Although it is common to first think the worst about broken underground plumbing when it comes to swimming pools there is one thing I have learned after all of these years and that is most no prime or air in pump situations are 99% of the time caused by a deficiency above ground usually right close to your equipment pad or poolside at your skimmer. If you have air in your basket or cannot prime your pump you first want to check all your pump O-rings and gaskets. Both drain plugs on your pump have an O-ring or gasket. As the pool pump gets older these O-rings deteriorate and they can cause the pump to cavitate or not prime at all in some extreme cases. Check your pump lid O-ring that it has no major cracks or breaks. If any of these O-rings are in questionable condition, replace them before trying to prime your pool pump. A good rule of thumb when checking O-rings and gaskets is to take your fore finger and thumb and pinch the edge of the O-ring. Run this same O-ring between your finger and thumb. If you are left with a black residue on your thumb and finger then you know the O-ring should be replaced. Although it is not bad to have a small container of non-petroleum based O-ring lubricant on hand to lube up a questionable O-ring this should only be considered a Red Green fix until you can install a new self-lubricating O-ring. If you have any isolation ball or gate valves in the plumbing inline of your suction line you will want to open up the union of the valve to inspect this O-ring. Check all gear clamps on your suction line that they are tight. A loose gear clamp can also cause you some grief when it comes to proper prime and air in the pump. One other thing. Make sure your pool water level is at minimum ½ to ¾ of the way up your skimmer faceplate and that your skimmer basket is free of leaves and debris. Low water level and or a plugged skimmer basket will cause your pool pump to have air or cavitate.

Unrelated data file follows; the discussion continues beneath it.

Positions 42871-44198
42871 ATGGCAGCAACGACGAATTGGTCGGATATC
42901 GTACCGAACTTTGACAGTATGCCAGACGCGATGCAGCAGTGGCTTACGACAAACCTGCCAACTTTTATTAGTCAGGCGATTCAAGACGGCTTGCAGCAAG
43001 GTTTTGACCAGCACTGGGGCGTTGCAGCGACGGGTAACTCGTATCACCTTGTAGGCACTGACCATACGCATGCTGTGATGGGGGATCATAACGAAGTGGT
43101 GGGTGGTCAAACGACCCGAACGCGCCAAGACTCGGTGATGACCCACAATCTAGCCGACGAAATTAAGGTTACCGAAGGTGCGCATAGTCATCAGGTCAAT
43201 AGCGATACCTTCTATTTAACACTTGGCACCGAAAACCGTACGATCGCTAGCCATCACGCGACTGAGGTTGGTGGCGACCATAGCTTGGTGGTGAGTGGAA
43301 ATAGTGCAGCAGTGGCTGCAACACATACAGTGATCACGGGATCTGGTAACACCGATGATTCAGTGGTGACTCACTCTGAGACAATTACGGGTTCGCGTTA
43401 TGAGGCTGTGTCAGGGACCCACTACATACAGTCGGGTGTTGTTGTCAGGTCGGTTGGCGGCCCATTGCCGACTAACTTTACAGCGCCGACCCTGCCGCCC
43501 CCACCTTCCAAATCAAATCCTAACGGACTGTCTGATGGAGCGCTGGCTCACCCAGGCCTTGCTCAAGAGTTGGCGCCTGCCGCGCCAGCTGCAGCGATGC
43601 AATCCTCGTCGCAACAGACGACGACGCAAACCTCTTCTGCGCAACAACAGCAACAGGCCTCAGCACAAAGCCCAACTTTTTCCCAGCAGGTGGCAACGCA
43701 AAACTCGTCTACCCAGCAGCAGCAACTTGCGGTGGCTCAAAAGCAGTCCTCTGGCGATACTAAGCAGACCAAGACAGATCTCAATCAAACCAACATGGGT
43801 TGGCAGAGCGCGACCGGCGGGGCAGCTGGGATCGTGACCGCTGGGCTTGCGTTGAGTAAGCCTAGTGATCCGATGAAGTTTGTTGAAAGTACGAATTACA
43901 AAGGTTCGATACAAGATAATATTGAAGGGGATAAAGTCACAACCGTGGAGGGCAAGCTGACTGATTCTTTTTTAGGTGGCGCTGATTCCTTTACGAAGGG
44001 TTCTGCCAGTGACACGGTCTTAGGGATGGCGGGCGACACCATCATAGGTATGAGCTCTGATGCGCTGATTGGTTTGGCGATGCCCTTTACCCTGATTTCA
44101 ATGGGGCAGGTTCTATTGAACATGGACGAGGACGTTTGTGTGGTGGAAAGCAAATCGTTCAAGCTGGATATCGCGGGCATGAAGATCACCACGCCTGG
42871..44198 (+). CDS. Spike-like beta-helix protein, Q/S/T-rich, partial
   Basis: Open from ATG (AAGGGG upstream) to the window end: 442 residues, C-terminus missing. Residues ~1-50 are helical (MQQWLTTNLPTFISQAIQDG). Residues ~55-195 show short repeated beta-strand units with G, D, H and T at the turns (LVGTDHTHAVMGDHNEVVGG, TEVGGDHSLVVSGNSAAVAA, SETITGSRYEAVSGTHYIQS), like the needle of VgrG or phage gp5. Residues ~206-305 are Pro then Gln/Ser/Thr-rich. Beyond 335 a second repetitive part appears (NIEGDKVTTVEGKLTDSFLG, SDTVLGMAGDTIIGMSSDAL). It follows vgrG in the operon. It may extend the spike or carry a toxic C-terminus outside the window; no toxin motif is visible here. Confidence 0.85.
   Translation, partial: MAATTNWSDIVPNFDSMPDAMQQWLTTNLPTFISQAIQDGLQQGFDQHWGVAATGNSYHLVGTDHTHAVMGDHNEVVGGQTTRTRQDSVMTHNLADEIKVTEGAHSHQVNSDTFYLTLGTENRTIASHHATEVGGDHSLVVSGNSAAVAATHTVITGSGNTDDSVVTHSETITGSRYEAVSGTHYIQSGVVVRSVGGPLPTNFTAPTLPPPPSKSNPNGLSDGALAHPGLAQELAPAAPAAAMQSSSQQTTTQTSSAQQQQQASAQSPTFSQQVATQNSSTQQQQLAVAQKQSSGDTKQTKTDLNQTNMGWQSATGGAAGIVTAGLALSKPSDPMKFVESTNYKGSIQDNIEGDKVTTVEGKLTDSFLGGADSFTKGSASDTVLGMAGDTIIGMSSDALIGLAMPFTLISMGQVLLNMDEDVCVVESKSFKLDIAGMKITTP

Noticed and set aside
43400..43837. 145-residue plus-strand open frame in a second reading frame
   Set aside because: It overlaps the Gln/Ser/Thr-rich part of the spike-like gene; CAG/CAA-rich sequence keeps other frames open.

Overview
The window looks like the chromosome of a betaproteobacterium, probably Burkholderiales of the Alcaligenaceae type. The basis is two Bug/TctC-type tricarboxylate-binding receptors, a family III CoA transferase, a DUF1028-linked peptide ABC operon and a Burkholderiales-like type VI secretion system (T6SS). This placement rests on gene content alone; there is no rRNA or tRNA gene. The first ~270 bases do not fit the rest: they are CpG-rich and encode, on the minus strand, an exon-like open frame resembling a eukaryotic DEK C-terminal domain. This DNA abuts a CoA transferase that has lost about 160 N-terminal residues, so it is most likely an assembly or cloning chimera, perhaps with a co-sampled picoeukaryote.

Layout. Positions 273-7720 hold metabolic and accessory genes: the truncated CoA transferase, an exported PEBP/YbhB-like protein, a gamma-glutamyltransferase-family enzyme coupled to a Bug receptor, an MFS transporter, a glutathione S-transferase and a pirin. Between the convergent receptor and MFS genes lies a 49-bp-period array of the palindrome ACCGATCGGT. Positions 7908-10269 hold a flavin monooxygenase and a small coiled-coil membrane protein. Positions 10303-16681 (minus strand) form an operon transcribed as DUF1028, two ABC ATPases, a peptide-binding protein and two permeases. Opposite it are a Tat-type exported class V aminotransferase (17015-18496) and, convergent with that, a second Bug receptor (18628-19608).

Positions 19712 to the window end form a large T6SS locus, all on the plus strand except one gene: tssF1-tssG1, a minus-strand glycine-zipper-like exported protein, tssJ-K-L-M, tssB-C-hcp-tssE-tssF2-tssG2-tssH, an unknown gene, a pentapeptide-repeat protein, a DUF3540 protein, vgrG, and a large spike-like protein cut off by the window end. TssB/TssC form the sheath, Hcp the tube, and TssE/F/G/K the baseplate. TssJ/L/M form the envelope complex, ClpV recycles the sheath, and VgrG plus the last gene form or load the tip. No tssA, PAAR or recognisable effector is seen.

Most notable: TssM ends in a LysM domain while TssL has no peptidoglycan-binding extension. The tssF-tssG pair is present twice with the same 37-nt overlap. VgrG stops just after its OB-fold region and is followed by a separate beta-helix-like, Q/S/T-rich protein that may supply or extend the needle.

Pool heater start up and operation
Most pool heaters in this day and age have a natural gas supply tied into them. Most have an electronic ignition. Properly inspected maintained and cared for they should give your pool all the heat it needs for several years. Before turning on your heater. Open the cabinet up. The cabinet usually has 4 screws holding the two halves together or on some models a front door that can be opened with a flat head driver. Once the cabinet is opened and you can peer inside the cabinet, shine a flashlight inside to check for the integrity of the inside of the unit. Winter is a long season and critters love to make this area a home over the colder months. If you see any debris or nest buildup inside the cabinet, use a shop vac and hand held corn broom too clean it out before test firing the heater. By performing this simple check you could save yourself a service heater light error code or worst case scenario a backup of natural gas and blow back explosion. Once the cabinet area is clean and good to go check all the wire connections. Make sure there are no breaks or crimps in the wires. Make sure all stake connectors are snug. Once all your wires are checked and in good shape make sure the gas valve inside the cabinet is in the ON position. Make sure the valve on the gas line outside of the cabinet is in the ON position. If you have any other valves on the gas line other than the one just outside of the cabinet make sure it is in the ON position. If you have an underground gas line you typically will have a valve just outside of the cabinet and then you will have another valve where the gas line comes out of the ground to connect to the gas meter. Making sure all of these valves are in the ON position could save you a service call and a few grey hairs.
And there you have it, folks… your no fail guide to a perfect pool opening! Remember, if you don’t feel comfortable playing around with your pool equipment, leave it up to the experts and call Aqua-Tech today!